Movies

The Casual Marvel Fan’s Guide to Eternals

Whose voice was that in the post-credits scene? And was that [redacted] cameo just a joke?

A large question mark on top of a still from Eternals featuring five characters standing beside one another on the shore.
Photo illustration by Slate. Photo by Marvel.

This article contains spoilers for Eternals.

Let’s start at the end, please. Harry Styles?!

Harry Styles! As heralded by his hobbit-looking attendant, Pip the Troll (voiced by Patton Oswalt), the One Direction singer and occasional actor (you may or may not remember him as one of the many similar-looking men of Dunkirk) is playing Eros, aka Starfox, aka Thanos’ brother. He is a fellow Eternal, or so he claims, stopping by Earth to help rescue his recently captured brethren.

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It may seem hard to believe that Thanos’ brother could be a good guy, or could look as hot as Styles does. But according to the Marvel comics, that’s exactly who Eros is: He was born as an Eternal on the planet Titan, following the path of good where his brother went in the other direction. While his birth name is Eros, after the god of love, he sometimes goes by Starfox when he’s acting more ostentatiously as a superhero, so now you know that for better or worse this isn’t an unexpected bit of synergy with the Nintendo Cinematic Universe.

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Wait, wait, wait—Eros is an Eternal, too? But also Thanos is his brother? Does that mean he wasn’t created by that Celestial guy with the skyscraper-sized face, like the other Eternals?

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So, this is one of the (many) confusing sticking points of this movie. Unless Patton Oswalt is lying to us, we know that Eros is Thanos’ brother—that’s how he’s introduced to us in the movie, and that’s part of comic book lore. But in the comics, Eros also has two parents that are decidedly not Arishem, the creator of the other Eternals seen here in the movie. He is also actually from a planet, Titan, unlike the nonexistent planet of Olympia. Does this mean that there are other kinds of Eternals entirely, ones that are unrelated but technically of the same “species”? Or is Eros throwing a whole wrench into everything that Arishem said about being the sole creator of each of the Eternals we see here? Marvel better clarify this for us next time, because we sure are lost.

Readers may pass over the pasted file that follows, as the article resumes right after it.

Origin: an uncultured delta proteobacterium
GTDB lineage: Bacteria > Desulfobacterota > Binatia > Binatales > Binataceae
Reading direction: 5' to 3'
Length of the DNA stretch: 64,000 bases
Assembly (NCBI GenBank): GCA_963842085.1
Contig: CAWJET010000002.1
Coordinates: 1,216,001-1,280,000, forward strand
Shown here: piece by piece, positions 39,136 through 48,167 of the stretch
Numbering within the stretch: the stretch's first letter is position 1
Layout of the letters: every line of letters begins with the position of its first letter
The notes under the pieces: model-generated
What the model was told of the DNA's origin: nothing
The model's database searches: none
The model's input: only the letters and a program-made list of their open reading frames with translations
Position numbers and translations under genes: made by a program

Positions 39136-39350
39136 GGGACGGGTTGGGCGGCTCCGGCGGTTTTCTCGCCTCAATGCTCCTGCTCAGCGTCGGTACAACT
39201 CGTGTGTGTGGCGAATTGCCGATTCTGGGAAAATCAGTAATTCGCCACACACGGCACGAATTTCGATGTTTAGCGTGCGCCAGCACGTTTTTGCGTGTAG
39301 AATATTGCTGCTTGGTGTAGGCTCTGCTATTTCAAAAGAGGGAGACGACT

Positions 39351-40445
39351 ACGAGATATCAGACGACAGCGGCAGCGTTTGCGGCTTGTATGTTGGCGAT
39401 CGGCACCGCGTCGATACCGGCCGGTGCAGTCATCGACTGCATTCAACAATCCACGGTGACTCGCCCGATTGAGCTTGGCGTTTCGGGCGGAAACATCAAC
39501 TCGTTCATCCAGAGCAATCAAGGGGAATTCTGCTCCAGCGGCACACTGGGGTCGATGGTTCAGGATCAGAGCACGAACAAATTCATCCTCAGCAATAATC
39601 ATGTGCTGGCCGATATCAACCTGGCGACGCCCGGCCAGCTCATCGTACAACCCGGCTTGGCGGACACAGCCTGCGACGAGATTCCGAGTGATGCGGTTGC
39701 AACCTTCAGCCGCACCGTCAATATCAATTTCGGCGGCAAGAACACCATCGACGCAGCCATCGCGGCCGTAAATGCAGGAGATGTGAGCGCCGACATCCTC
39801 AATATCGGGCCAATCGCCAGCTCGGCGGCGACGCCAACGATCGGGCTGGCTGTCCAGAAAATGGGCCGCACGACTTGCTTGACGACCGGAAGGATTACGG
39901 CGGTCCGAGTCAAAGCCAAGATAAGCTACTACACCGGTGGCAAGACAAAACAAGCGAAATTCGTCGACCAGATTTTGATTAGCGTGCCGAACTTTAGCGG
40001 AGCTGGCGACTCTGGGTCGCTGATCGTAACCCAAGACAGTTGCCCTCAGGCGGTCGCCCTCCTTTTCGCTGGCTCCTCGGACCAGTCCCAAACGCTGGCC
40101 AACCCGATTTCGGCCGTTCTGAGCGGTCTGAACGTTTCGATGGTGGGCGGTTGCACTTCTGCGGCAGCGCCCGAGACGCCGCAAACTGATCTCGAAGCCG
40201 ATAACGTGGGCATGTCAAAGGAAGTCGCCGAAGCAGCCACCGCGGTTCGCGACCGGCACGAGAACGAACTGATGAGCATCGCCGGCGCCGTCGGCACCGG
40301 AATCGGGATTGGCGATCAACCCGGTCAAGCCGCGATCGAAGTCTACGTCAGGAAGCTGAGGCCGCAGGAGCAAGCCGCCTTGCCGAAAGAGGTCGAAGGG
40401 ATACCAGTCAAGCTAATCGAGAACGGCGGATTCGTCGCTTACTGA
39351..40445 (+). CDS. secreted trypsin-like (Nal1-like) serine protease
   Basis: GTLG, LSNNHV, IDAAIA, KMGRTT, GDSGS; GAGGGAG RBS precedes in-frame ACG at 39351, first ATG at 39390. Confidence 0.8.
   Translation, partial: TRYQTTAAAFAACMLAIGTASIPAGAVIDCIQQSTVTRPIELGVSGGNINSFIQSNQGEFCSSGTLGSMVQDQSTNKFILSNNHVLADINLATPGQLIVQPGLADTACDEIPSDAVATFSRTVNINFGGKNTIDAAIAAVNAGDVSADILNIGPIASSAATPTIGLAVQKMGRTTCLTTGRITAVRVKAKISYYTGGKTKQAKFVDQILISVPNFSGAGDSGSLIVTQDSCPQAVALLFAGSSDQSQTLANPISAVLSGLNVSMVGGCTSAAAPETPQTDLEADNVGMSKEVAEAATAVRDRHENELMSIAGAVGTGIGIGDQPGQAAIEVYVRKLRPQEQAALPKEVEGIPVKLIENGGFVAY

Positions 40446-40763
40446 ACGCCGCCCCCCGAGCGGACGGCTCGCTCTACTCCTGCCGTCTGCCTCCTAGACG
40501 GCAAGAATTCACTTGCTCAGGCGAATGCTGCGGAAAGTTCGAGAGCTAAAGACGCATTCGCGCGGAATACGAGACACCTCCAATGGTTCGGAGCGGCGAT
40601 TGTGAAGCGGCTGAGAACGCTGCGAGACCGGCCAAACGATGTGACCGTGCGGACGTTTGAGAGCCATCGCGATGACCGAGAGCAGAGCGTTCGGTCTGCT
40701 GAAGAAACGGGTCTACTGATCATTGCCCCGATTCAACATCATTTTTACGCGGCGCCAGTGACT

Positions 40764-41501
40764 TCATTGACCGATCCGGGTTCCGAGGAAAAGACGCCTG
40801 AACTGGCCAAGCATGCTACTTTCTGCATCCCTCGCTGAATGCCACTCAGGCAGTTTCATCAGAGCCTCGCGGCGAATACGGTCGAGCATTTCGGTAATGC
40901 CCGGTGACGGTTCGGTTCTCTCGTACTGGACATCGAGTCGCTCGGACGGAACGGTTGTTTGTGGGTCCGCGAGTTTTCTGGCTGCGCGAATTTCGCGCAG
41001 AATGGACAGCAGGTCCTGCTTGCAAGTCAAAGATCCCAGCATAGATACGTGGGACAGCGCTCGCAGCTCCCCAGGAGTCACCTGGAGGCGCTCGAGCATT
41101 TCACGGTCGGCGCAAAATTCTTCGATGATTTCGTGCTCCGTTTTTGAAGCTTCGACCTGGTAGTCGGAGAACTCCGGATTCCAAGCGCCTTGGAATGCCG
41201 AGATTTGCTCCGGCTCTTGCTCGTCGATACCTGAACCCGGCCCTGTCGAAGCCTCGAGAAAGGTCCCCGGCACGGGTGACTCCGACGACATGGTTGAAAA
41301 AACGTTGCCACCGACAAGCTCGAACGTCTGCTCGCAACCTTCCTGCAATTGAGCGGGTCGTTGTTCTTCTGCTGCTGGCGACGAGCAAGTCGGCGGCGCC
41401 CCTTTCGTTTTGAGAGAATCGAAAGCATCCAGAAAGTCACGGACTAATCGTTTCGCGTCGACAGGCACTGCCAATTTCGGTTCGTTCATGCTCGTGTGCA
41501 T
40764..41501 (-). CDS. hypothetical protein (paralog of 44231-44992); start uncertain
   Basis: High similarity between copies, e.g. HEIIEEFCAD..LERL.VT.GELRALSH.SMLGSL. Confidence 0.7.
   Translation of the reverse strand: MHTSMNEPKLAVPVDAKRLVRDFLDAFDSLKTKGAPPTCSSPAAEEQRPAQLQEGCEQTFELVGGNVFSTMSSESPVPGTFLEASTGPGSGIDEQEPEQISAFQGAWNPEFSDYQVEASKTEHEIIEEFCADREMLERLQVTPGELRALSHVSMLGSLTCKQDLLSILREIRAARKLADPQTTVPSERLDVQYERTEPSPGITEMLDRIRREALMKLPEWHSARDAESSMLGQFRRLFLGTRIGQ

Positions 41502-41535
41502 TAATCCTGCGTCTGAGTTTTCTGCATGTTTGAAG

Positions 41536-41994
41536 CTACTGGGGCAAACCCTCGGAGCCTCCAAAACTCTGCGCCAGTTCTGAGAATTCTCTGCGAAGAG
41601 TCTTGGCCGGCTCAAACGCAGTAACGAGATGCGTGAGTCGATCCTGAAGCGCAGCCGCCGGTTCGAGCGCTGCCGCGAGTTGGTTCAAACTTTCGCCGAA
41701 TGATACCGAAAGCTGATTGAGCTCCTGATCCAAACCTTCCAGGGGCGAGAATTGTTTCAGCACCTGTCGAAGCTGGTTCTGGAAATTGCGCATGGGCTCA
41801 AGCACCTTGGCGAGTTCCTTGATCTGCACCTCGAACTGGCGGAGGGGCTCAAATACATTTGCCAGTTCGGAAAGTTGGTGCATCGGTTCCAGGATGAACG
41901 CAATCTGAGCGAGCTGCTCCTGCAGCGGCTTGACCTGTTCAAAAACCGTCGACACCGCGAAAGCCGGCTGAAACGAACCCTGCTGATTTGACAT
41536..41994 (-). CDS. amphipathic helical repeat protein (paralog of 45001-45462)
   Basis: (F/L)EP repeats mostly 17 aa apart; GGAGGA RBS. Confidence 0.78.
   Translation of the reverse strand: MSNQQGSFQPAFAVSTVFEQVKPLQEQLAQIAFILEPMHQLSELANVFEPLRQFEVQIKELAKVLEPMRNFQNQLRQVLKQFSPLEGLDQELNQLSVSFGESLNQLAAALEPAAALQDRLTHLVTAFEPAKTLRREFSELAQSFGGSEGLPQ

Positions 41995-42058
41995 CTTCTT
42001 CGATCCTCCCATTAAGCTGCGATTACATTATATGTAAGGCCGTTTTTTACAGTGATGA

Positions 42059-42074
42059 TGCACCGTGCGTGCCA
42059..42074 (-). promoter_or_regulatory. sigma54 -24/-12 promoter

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Can I ask about the other post-credits scene? What is Jon Snow’s family history? Is he yet another superhero? And what did those words mean on the box with his sword? And finally, do we know who that voice was?

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As comics readers already know, Dane Whitman (Kit Harington) is the Marvel superhero known as the Black Knight, the possessor of the mystical Ebony Blade, which has been passed down through his family since the time of King Arthur. The words carved into the chest are Mors Mihi Lucrum, Latin for “Death is my reward.” As for whose voice we hear at the end of the post-credits, we’re not sure yet! Could it be Mahershala Ali making his first appearance as Blade? We asked Disney, but thus far they’ve declined to confirm.

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Update, Nov. 5, 9:40 AM: In an interview with Fandom published on Friday morning, writer-director Chloé Zhao confirmed that the voice is in fact Ali’s, saying, “That was the voice of one of my favorite superheroes, Mr. Blade himself. Blade, Blade, Blade, yeah!”

Is this the first Marvel movie to make reference to DC superheroes like Batman and Superman?

Good spot! Marvel movies have occasionally alluded to DC movies and characters before, but Eternals is the first movie in the Marvel Cinematic Universe to reference DC’s most famous characters by name. Zhao talked about why she wanted to include these nods—and especially the Superman one, which is a joke about the Kryptonian-like Ikaris (Richard Madden)—in a recent interview with Cinema Blend.

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I take responsibility for that, because comic books and superhero films, we’re exploring mythology that has existed in human history from all cultures. And you have a character like Superman, for example, and the comics and also the brilliant filmmakers that have brought Superman to life in different movies, they are basically doing a modern interpretation of mythology. And Ikaris, in a way, is our interpretation of that mythology, but it doesn’t mean we can’t pay tribute and have a good time with some of these iconic creations that we all love so much.

So there you have it: Chloé Zhao doesn’t play the DC vs. Marvel game that so many others pledge allegiance to. In the Zhao-iverse, we can all be friends!

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[Read: Eternals Is a Disaster of Intergalactic Proportions]

Speaking of mythology, what’s the deal with the Eternals all having names drawn from myth?

The basic idea is that the figures in myth are based on the Eternals, even if the mythmakers got most of the details wrong. (Hey, a lot can get garbled when you play telephone for a few millennia.) So the Greek warrior Ajax was actually Salma Hayek’s Ajak, who’s a healer, not a fighter. Gemma Chan’s Sersi, like the sorceress in The Odyssey, can transform matter, but only if it’s not sentient: so dust into water, but not men into pigs. Lauren Ridloff’s Makkari (Mercury) is fast, Angelina Jolie’s Thena (Athena) is a badass fighter, Brian Tyree Henry’s Phastos (Hephaestus) is a master weapon-maker and inventor akin to the Greek god of fire, and Don Lee’s Gilgamesh packs a punch that has echoed all the way from ancient Mesopotamia. Still, the mythological parallels for Kingo (Kumail Nanjiani) and Druig (Barry Keoghan) seem less clear. Druig sounds like druid, as in the ancient Celtic people, and it’s probably not a coincidence that he’s played by an Irish actor, but it’s not like Druig is known for building henges. As for Ikaris, a quasi-Superman who can fly and shoot beams from his eyes, Sprite apparently thought it would be a good gag to spread stories about his wings melting after he flew too close to the sun, and the story stuck.